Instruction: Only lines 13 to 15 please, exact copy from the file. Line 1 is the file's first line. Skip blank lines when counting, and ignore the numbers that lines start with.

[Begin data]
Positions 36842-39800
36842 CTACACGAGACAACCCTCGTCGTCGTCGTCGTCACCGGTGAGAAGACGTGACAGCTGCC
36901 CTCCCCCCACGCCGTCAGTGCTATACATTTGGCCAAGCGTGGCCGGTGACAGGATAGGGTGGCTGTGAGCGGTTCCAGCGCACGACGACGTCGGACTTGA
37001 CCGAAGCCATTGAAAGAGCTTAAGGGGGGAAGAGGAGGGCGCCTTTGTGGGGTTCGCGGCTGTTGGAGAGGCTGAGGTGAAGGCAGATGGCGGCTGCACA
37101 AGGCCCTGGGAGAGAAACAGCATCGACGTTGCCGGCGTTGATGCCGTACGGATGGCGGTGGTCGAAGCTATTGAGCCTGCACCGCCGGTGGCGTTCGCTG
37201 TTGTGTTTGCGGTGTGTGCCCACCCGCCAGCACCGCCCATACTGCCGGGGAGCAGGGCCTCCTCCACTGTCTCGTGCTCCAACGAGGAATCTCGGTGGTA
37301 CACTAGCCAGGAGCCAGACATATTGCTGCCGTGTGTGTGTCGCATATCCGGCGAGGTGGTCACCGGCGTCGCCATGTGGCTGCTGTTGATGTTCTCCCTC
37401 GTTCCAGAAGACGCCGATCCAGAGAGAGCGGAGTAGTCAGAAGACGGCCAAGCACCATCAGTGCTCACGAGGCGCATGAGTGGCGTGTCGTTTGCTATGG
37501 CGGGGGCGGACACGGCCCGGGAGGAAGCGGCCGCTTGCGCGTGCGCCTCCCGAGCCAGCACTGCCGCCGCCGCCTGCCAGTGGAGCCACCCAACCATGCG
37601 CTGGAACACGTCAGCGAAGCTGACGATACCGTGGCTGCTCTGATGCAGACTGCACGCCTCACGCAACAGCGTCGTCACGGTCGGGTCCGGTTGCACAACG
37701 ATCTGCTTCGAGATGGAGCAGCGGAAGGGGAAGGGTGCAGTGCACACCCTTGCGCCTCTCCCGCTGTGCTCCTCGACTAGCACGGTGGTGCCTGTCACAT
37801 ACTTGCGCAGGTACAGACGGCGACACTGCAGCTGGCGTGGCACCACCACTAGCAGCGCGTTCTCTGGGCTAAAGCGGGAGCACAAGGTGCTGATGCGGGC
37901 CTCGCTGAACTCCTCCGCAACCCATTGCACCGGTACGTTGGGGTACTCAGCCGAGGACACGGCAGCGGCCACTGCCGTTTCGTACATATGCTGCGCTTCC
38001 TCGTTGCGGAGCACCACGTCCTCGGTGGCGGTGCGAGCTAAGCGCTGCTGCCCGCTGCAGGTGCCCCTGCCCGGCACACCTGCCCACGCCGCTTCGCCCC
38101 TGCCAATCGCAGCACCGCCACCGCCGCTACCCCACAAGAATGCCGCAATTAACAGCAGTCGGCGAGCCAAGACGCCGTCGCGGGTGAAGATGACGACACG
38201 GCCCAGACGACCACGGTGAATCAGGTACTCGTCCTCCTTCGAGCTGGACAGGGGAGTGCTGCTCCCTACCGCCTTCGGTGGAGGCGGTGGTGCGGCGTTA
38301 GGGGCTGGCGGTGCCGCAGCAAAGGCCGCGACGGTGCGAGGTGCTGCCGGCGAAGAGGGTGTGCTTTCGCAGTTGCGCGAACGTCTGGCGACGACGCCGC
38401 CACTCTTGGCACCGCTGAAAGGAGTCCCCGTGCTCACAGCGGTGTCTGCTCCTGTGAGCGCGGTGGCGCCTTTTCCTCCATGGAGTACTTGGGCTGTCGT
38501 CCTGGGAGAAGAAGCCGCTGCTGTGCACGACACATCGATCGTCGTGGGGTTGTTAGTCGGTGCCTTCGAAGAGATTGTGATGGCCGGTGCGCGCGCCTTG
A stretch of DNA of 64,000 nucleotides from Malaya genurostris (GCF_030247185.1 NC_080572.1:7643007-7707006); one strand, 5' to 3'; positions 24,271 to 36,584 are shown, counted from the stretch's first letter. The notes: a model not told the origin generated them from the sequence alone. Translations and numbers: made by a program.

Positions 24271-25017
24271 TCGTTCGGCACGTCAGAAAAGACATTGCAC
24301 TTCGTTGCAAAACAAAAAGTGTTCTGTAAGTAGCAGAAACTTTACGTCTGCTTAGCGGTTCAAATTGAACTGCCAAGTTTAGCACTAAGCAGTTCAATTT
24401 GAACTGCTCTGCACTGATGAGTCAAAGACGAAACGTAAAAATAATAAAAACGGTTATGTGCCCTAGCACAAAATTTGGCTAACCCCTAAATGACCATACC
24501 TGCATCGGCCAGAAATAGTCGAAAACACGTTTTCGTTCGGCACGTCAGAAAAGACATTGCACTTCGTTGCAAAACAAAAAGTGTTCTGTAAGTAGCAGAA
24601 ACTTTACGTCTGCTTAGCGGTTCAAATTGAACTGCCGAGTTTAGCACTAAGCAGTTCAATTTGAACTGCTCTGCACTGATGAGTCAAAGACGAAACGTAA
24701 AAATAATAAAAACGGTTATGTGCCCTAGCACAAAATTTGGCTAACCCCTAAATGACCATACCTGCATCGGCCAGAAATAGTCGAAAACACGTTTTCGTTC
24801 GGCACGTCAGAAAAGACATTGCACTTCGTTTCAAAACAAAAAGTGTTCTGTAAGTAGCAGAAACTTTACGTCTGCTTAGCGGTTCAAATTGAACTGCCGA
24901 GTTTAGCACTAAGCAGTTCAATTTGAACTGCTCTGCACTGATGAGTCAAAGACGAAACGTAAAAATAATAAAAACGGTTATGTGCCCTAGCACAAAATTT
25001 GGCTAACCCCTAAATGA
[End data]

37901 CTCGCTGAACTCCTCCGCAACCCATTGCACCGGTACGTTGGGGTACTCAGCCGAGGACACGGCAGCGGCCACTGCCGTTTCGTACATATGCTGCGCTTCC
38001 TCGTTGCGGAGCACCACGTCCTCGGTGGCGGTGCGAGCTAAGCGCTGCTGCCCGCTGCAGGTGCCCCTGCCCGGCACACCTGCCCACGCCGCTTCGCCCC
38101 TGCCAATCGCAGCACCGCCACCGCCGCTACCCCACAAGAATGCCGCAATTAACAGCAGTCGGCGAGCCAAGACGCCGTCGCGGGTGAAGATGACGACACG